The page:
The examination reveals a pre-pubertal healthy six year-old. There are no findings on the rest of her examination. A urine she provided appears yellow and dips negative for blood. The external genital exam, done in frog-leg and knee-chest position, is also completely normal.

So now what do you think? At this point, the most likely item left on your differential is foreign body. The child denies putting anything up there, but one of the most common culprits is a wad of toilet paper. You have made the child NPO as the exam often requires sedation in pre-pubertal children. You consult Gyn and they come down to see her. She is so cooperative that they are able to gently explore her and do a little careful saline lavage, which causes her to expel the wad of somewhat bloody toilet paper that caused the whole problem.

The parents are happy that it wasn’t a case of sexual abuse. The referring physician, when you call him, is happy that it wasn’t a case of sexual abuse. And you got to do a little medical detective work. Good job Sherlock. It continues to be a nice evening in the Pediatric ED.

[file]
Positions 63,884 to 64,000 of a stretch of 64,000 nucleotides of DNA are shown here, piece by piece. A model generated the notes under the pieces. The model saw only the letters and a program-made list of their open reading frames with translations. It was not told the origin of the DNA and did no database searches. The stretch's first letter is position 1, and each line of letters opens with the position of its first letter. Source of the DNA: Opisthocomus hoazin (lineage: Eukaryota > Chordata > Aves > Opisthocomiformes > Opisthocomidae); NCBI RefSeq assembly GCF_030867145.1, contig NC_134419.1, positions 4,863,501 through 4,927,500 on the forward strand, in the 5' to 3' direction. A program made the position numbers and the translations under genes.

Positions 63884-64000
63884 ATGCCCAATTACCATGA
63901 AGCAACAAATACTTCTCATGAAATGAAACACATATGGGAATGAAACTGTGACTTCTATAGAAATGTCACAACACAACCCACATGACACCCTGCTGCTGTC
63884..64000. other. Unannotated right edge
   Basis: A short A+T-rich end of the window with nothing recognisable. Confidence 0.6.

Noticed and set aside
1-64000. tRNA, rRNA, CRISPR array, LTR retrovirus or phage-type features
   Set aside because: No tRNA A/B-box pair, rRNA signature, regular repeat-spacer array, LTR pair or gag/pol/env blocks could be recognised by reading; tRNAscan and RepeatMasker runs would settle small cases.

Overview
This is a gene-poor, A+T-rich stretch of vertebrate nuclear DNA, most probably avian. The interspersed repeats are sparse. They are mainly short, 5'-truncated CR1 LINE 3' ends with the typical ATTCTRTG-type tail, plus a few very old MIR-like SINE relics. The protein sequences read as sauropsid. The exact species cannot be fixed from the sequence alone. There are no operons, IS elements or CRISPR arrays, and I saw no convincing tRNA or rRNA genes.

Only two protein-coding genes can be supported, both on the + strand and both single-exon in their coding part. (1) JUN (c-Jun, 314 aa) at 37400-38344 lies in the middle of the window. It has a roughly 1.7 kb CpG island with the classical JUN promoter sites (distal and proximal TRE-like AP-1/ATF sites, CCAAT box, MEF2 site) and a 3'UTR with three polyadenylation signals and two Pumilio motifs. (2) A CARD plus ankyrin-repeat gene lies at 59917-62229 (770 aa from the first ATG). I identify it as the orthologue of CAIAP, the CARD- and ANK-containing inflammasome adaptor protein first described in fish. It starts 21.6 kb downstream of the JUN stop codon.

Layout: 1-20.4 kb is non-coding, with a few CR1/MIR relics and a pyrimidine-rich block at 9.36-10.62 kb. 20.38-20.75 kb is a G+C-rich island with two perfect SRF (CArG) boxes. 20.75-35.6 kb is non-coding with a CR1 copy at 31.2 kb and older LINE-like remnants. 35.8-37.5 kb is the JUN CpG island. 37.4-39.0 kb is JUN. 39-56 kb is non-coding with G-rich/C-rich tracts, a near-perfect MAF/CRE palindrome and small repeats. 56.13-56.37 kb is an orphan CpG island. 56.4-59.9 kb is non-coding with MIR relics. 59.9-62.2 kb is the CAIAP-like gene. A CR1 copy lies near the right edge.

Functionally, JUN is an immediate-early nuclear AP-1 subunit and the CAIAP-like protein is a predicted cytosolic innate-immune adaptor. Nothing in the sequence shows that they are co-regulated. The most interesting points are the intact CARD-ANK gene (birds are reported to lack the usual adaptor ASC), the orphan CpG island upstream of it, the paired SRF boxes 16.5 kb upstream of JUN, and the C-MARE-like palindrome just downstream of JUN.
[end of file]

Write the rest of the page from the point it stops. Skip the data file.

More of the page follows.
Continue Next for Dr. Levine's Tip of the Month 
{mospagebreak=title Tip of the Month}
 
Codeine for a breast-feeding mother
 
Most physicians who treat pregnant patients are very aware that they are potentially dealing with two patients, the mother and her unborn baby. But don’t forget, after the baby is born, if the mother is breast feeding, the baby still needs to be taken into account. Recently, a 13-day-old breast feeding infant died whose mother had been prescribed codeine for episiotomy pain. The mother was not taking a large dose but it turns out that she had a genetic variant causing her to rapidly metabolize the codeine, leading to abnormally high morphine levels in her milk. The FDA reviewed the case and advised caution on the use of codeine or other narcotic medications to nursing mothers. So what should you do? Prescribe the lowest dose you can for the shortest period possible. Make sure the mother knows the potential risk. Have her watch her infant for sleepiness, poor feeding, lethargy, hypotonia, or breathing difficulties and come to the ED at once if these occur.